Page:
This forum is really great and it is so inspiring and motivating to read the stories of those who went and those busy with the process, especially those days when you find yourself doubting your decision. 

All in all stay positive and focus on the goal

  • Like 1

Share this post


Link to post
Share on other sites
zandekock

@tanchett good luck with your big move. all the comments above are so truthful and insightful.

@GerhardSaNamCan post is so spot on, if you are concerned about it, it shows that you are really taking it seriously and like he says, preparation is key. The first few months are hard slog, especially with kids in tow, getting to a new normal and into a new routine is hard and keeping the spirits high for everyone while you are stressing or suffering is harder but needed. However, in the bigger scheme of things, the entire lifestyle is soooooo different to SA, that the hard work, the start from the bottom, start from scratch, reboot your mindset, is worth it. So keep that chin up :)

  • Like 2

Share this post


Link to post
Share on other sites
Andriesvn

@everyone My wife and I have struggled with this for a longer than a year. Finally, June this year we arrived at a decision to start the process. Next week we'll get our IELTS results and apply via the EE programme.

Family is important to both us, but in different ways. I'm ok with just sending a message to my brothers once a week, but my wife needs to communicate daily. We're not very social people, so the friends we have here is from year and years of contact. These two thoughts weighed heavily in our minds while considering the move. The information we found on this forum proved to be the tipping point in favour of applying.

Most prominent in our thoughts are our children (3 and 5 years old). We are afraid for them. I don't want their potential capped. I don't want them to live only 80% because the other 20% is too dangerous. We realise that the comfort we currently experience will not last, but we're going to redefine what comfort means. And from what I've read here, determination and patience will get us there.

Good luck! (And stay away from paranoid thoughts! "What if something bad happens in Canada and by staying in South African it could have been prevented!" We act with the knowledge we have now and we believe immigration to be the best decision.)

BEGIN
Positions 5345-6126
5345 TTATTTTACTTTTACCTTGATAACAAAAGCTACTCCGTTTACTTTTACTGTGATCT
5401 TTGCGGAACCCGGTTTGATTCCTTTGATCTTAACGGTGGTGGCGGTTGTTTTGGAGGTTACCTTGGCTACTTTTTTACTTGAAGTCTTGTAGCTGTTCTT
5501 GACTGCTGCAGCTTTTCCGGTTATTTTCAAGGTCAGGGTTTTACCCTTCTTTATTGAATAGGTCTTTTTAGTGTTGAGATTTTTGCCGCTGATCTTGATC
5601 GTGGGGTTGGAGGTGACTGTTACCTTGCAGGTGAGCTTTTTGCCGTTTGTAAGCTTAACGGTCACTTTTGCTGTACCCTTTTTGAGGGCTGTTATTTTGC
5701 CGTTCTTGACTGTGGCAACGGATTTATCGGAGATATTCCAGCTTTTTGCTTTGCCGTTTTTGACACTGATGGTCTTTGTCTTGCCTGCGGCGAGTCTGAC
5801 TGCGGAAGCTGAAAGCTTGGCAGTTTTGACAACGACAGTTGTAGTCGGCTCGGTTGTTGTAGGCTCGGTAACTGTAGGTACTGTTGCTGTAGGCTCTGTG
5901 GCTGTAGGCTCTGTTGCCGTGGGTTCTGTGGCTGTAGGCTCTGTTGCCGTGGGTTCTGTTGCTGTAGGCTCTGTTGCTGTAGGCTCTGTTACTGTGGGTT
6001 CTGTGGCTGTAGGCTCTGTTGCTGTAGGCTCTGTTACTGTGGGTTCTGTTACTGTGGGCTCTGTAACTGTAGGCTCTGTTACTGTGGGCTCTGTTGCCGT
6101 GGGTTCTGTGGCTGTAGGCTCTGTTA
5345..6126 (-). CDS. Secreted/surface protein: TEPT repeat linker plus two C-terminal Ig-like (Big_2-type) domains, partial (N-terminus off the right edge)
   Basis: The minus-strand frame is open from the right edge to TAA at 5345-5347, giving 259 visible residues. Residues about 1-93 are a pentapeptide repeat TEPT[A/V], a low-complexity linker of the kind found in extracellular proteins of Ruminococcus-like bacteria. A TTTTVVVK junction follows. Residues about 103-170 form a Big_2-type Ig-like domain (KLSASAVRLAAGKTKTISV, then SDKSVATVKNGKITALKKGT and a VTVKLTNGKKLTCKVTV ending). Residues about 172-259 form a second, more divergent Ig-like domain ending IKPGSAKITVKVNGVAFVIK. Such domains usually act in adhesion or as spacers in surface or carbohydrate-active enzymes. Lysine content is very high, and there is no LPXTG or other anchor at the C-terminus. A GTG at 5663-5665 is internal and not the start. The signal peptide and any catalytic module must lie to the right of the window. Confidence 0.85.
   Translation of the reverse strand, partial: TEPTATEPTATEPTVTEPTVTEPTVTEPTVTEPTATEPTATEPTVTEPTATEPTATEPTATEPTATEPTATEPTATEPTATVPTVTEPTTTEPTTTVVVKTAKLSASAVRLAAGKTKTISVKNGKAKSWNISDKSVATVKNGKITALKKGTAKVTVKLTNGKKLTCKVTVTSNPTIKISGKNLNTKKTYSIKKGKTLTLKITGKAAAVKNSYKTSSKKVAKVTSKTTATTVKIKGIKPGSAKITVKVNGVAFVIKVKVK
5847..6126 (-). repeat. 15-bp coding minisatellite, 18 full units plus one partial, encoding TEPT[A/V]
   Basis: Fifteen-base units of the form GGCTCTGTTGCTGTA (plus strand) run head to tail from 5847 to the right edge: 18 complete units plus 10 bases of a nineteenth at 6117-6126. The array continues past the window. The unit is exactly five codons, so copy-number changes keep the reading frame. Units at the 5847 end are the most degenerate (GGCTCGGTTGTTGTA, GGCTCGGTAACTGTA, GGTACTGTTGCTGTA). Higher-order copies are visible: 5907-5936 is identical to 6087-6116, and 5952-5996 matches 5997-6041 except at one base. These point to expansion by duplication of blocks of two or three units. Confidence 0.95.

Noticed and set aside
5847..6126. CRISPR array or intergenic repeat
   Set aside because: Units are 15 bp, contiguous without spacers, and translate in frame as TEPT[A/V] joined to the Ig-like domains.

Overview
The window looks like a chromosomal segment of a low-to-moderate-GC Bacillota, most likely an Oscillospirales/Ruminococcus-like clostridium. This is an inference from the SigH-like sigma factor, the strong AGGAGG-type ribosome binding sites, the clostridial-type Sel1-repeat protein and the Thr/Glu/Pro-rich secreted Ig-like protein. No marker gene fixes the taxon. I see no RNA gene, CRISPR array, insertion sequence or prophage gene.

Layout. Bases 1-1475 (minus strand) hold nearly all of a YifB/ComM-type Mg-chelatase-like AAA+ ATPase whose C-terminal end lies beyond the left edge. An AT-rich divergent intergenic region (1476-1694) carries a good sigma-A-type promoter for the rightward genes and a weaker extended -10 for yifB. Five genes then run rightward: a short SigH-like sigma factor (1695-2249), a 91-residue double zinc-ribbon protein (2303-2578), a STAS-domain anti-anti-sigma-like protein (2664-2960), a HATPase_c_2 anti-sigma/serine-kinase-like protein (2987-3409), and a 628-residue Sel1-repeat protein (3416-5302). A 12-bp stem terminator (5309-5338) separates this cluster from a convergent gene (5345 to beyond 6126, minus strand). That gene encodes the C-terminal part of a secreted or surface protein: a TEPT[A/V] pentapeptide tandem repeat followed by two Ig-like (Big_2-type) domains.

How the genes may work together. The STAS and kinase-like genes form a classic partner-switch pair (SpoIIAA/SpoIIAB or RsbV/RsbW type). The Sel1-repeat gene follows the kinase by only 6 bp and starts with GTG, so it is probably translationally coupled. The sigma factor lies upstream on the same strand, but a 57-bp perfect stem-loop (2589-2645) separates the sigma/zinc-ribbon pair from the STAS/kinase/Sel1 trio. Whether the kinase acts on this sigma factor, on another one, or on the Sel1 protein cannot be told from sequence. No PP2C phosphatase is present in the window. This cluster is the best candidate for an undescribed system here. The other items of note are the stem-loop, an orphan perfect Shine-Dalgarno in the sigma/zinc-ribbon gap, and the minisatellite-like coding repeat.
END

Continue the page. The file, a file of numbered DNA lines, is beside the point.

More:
• Like 3

Share this post


Link to post
Share on other sites
Lyle

I actually logged in to like the first post. Thanks for that @tanchett.

For us, scary as it might seem, it was not the crime that has chased us away. Over the years we had come accustomed to hearing stories and reacting by increasing our security and adding preventative measures. All of which does nothing to address the root cause of the problem. 

Opportunity, that's what it came down to for us. Opportunity for me and opportunity for my children. Seeing my kids grow up in a society that offers them the chance they deserve.

  • Like 1

Share this post


Link to post
Share on other sites
Lizelle

It definitely sucks not to have family close by.  No question.  

I used to drive home weekends when I was at university to visit with my family.  We are very close.  Now, my dad is in SA, my brother is in New Zealand, and I am here.  We still know what is going on in each other's lives.  We talk every Sunday, we have a WhatsApp chat group that we talk about general stuff (ha, I see it is still raining there :) , type of thing).

My kids were both born outside of SA (one in NZ, and one in Canada).  We finally went back for a visit when they were 7 and 3 (I believe).  It freaked them right out :)  All the things that they are allowed to do without question in Canada were being restricted.  No opening the window when you drive, no running around outside unsupervised, no running ahead in the grocery store.  It struck me then just how much you get used to the restrictions in SA.

We were at a park next to the river the other day.  My 9 yo was out of my sight for 80% of the time there.  She was playing down by the river, or going ahead somewhere, or playing somewhere else.  I can go shopping in the dark of night by myself without a second thought.  I have two huge windows without any burglar bars (I now notice when a building has it on, rather than the lack of them :) )

The difference in the possibilities of their future is like comparing different universes. 

Less and less countries are accepting SA qualifications.  Hard as this sounds, one day mom and dad will no longer be there, but kids will still have to make a future for themselves.  And I believe that when our kids try to get out of SA it will be like someone from Somalia applying.  How much weight would you put in a degree from a university in Somalia?

Here they can go to university, or get a trade, or start a business, or go travel overseas, or... the possibilities are only as small as what they apply themselves to.  

Family can always come visit.  You can still chat online.  It is not the same, but it is enough most of the time.  

  • Like 3

Share this post


Link to post
Share on other sites
Nettie
On 10/12/2017 at 3:10 AM, tanchett said:

Is it normal to feel this way or is it smooth sailing for people wanting to leave?

Welcome to the forums @tanchett. It is perfectly normal. Good luck with your journey. :ilikeit:

Share this post


Link to post
Share on other sites

Create an account or sign in to comment

You need to be a member in order to leave a comment

Create an account

Sign up for a new account in our community. It's easy!

Register a new account

Sign in

Already have an account? Sign in here.

Sign In Now